The sea, scientists find, is a lot more diverse than thought

When most people look out upon the unbounded oceans, they think, "Ah, the majesty of sea! Well, enough admiration. It goes on like this for a couple of thousand miles. I'm going to go get a corn dog."

Scientists, however, are discovering that the oceans in terms of microbes are quite diverse. Craig Venter, who mapped the human genome, discovered on a voyage around the world hunting for microbes that the species of small cellular animals changes fairly rapidly.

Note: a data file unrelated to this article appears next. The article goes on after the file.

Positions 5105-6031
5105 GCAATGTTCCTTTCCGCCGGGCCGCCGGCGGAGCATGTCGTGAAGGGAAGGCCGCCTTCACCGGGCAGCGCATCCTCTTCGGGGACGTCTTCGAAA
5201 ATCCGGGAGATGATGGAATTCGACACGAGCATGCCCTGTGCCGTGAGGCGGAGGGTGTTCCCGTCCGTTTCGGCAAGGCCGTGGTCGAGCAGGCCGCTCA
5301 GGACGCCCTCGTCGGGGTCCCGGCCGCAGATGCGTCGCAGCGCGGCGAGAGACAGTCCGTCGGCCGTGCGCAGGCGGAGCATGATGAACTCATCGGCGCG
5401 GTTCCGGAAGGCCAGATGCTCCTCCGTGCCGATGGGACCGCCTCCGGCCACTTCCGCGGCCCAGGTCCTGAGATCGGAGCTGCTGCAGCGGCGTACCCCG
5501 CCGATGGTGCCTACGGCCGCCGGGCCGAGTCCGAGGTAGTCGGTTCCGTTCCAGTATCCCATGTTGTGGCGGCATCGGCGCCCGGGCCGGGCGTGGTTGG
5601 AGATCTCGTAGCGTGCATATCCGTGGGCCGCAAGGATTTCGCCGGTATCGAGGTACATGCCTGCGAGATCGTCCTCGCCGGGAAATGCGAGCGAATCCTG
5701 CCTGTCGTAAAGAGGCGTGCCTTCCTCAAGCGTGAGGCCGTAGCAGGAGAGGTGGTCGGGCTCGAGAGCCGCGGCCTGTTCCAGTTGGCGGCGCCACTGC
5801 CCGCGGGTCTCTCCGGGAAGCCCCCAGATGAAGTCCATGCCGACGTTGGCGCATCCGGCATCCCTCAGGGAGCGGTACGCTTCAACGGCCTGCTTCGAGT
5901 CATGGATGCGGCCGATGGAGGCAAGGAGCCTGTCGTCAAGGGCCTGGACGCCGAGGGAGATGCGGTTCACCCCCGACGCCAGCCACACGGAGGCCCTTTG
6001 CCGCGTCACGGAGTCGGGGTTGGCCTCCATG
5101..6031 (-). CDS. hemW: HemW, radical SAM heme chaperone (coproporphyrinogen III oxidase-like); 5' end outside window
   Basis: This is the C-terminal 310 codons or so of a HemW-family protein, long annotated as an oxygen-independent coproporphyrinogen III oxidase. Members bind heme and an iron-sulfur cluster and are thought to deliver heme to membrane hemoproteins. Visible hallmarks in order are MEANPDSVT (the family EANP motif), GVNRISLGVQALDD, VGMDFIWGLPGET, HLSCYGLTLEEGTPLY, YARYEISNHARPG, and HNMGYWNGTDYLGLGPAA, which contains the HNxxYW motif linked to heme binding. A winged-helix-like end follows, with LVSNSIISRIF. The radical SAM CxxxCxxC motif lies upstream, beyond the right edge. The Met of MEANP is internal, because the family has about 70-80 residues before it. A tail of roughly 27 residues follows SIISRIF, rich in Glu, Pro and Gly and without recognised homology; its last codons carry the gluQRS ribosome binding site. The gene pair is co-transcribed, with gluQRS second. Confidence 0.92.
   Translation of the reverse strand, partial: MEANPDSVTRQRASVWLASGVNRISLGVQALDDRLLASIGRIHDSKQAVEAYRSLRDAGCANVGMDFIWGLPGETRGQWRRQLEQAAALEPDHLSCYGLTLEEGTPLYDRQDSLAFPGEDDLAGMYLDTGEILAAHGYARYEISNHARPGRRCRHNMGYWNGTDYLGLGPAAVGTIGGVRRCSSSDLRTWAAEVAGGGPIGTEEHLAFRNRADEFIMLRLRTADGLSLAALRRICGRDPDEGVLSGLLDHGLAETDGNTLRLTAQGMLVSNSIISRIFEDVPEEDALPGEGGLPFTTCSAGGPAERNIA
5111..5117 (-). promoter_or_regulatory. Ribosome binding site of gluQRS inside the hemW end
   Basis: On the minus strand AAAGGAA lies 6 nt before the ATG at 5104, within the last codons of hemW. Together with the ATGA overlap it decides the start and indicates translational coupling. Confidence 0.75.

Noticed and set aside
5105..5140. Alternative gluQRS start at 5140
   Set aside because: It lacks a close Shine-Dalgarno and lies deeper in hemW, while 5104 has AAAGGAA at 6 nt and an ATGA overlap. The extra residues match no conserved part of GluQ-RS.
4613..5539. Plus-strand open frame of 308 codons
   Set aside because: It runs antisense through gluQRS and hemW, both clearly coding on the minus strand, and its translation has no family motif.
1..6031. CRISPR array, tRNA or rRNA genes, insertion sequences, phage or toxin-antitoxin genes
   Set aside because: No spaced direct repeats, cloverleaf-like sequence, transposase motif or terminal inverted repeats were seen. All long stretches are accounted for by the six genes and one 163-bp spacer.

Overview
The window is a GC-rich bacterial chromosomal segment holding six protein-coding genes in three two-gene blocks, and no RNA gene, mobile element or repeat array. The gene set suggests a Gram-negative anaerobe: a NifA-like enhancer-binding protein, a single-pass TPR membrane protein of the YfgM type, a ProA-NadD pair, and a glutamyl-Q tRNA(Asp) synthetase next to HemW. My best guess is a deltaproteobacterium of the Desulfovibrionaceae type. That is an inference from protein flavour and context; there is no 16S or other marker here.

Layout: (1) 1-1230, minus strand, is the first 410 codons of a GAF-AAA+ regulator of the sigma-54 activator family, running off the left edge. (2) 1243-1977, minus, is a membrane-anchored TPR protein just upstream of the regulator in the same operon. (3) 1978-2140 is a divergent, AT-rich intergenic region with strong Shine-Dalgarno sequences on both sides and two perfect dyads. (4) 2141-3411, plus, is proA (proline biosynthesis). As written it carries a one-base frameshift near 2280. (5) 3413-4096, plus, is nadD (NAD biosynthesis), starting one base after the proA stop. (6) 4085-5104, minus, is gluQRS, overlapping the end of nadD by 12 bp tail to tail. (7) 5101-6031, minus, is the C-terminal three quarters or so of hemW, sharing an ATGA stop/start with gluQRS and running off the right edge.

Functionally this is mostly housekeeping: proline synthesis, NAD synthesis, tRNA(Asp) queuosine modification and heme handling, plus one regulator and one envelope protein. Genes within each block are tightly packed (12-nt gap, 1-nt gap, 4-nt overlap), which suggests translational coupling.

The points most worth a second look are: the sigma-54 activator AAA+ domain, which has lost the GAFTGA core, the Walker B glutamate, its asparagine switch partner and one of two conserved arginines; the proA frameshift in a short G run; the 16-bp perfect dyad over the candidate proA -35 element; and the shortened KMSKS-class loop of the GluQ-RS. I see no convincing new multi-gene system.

"The sea is very heterogeneous. When Venter sampled seawater microbes on 200 mile intervals, up to 85% of the gene sequences in successive samples were unique," said Steve Jurvetson, a partner at Draper, Fisher Jurvetson and an investor in Venter's Synthetic Genomics.

In other words, if you start at the California coast and go 200 miles, that's like going from tundra to the rain forest, in terms of the populations of single-celled creatures.

Why should you care? Well, it's sort of fun to know. More importantly, Venter among others believes that microbes and other small animals can be used to produce ethanol and other valuable compounds in the future. Dyadic International, for instance, has found a fungus, originally from Russia, that they believe could help produce ethanol. It's a lot easier to grow these things in labs than grow acres of corn.

 

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